Corporate Eye

What Makes for Effective Investor Relations Sites? Part 3: Share Price Information

Having established last time that a roadmap to the relevant investor information is essential on the main investor relations page, this piece will discuss one of investor relations more popular destinations – the share price page. You might think that this would be a simple enough thing to do – throw a graph of the share price up on the screen and let it go at that. But there is a lot more to it than that and companies that pay attention to this area can save their shareholders (particularly individual investors) quite a bit of frustration by thinking the site through.

The first thing to realize is that there are several distinct sets of information that investors are looking for when they visit your site for share price information. First, there is immediate information: what is the stock price doing now? Next, there is graphical information: what does the price chart look like? Third, there is historical information: what was the stock price on a certain date? I will be breaking down all of these parts in due course, but today I will be concentrating on immediate share price information.

There is a standard set of information that investors expect to see when looking at current price: last trade, open, high, low, change, volume and whether the information is real time or delayed. Below is a screen shot from the web site of ENI, the Italian energy company that does a good job setting out intraday information. Because ENI is traded on multiple markets, they also provide tabs to view the information for the particular market you may be interested in.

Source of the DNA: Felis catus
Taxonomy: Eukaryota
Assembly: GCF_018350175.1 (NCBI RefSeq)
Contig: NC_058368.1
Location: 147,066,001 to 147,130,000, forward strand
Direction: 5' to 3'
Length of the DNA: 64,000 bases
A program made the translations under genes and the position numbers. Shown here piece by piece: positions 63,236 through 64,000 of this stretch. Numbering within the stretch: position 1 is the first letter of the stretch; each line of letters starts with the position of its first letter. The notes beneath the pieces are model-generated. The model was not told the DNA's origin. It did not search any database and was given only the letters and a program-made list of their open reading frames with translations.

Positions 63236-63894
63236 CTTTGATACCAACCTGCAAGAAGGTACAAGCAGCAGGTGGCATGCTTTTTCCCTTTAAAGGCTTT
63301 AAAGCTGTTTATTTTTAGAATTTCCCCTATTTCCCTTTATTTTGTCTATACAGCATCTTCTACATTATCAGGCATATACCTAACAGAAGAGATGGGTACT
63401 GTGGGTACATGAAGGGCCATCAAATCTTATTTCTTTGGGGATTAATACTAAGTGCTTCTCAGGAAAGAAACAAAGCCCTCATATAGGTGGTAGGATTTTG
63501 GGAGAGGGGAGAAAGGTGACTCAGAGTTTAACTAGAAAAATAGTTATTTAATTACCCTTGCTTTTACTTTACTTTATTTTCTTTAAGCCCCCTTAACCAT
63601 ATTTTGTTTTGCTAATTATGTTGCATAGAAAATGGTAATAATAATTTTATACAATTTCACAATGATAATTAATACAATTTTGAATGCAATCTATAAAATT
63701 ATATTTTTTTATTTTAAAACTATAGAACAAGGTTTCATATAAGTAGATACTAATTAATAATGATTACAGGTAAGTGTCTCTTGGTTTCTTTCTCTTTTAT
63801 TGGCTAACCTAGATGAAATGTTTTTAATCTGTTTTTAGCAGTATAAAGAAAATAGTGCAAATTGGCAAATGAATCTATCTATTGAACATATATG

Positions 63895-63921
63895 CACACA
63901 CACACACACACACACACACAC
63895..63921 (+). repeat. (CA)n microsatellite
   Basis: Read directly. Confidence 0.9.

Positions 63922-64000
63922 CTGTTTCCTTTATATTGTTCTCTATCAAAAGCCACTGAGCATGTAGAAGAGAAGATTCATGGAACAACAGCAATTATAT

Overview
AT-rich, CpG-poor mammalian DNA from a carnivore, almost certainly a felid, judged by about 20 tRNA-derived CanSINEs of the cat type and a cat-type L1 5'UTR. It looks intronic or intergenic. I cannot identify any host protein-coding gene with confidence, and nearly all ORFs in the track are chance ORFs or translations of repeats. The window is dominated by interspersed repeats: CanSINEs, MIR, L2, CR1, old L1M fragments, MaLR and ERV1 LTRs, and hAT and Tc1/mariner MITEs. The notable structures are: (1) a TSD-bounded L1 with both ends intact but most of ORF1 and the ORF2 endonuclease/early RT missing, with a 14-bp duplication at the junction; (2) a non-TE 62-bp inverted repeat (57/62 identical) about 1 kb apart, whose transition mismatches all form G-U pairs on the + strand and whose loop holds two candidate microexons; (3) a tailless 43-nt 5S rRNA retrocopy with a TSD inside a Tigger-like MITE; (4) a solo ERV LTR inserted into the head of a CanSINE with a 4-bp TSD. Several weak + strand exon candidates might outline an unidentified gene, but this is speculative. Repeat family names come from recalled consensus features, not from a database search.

Another good example comes from BT, the telecom company, and below is a screen shot of a portion of their page on share price information. Note that BT adds in the P/E ratio and the dividend yield as additional pieces of information on the stock. Further, BT also shows what the relevant index, the FTSE 100 did on the day in question, so you have a reference point, although if they are going to do that, they should include the percentage change for both their stock and the index rather that the pure price change in order to facilitate understanding of the stock price change relative to the index.


Having established what the current trading in the stock is, companies should then move on to placing the stock price in historical context by the use of price chart graphs. In addition to the basics, there are many interesting things companies can do to help investors and I’ll be covering some of them next time.

In this series:
Previous post: Provide a Roadmap
Next post: Share price charts

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John Palizza

John recently retired as a Lecturer in Management at Rice University’s Jones Graduate School of Management, where he taught investor relations. Prior to that, John was in charge of investor relations for Sysco Corporation and Walgreen Co. He holds a MBA from the Kellogg Graduate School of Management at Northwestern University and a law degree from Loyola University of Chicago. You can learn more about John’s thinking about investor relations at his blog, Investor Relations Musings.